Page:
John Tarahteeff’s imagination is the source of ideas for his classically-rendered figurative paintings.
Nuart Gallery showcases his latest work during the show “Placeholder,” which opens on September 21.
“All of my work is basically self-portraiture,” explains Tarahteeff, who lives a reclusive life in Sacramento, California. “I make all the figures up in my head, although I do use photo references. But I pose for most of what’s going on.”
A student of landscape architecture at the University of California, Davis who minored in art, Tarahteeff moved away from architecture and toward painting after graduating from college.
He’s an avid sketcher with thousands of sketches available as reference material.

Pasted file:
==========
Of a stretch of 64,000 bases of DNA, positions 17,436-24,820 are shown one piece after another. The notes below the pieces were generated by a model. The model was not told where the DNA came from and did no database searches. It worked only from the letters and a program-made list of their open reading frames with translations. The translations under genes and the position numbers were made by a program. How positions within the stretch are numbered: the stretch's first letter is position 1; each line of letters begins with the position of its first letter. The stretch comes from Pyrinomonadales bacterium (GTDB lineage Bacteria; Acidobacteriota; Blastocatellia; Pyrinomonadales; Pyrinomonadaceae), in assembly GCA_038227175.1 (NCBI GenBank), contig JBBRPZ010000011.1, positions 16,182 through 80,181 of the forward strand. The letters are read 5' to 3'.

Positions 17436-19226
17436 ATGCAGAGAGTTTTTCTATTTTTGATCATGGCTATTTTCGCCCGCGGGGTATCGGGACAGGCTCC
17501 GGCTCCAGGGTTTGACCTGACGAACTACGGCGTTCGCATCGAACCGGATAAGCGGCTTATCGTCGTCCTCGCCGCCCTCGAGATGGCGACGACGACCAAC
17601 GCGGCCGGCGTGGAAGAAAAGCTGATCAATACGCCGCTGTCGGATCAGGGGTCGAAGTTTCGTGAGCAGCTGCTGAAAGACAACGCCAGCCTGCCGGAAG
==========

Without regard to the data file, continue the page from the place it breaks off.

Drawing is part of his daily practice. “I start with arms and a head and draw from there,” he says. “I stay open to my imagination. It can be like a movie in my head. I feel that I’m revealing something to myself through my paintings. Maybe I’m revealing something to someone else, also.”
The computer has become a useful tool for Tarahteeff, who likes to scan some of his drawings into his computer and photoshop them together. “I get to reassemble these images into new ideas,” he adds. “If something doesn’t work out, I can easily move on. This is a great way for me to try out new stuff.”
Titling a new painting is generally left to the end of the painting process, although a word occasionally pops into his head while he’s working that later becomes the painting’s title.
“Even when I’m finished with a painting, I may not be exactly sure what’s going on with it,” he says. “Putting a title on a painting doesn’t limit the meaning of the painting for me.”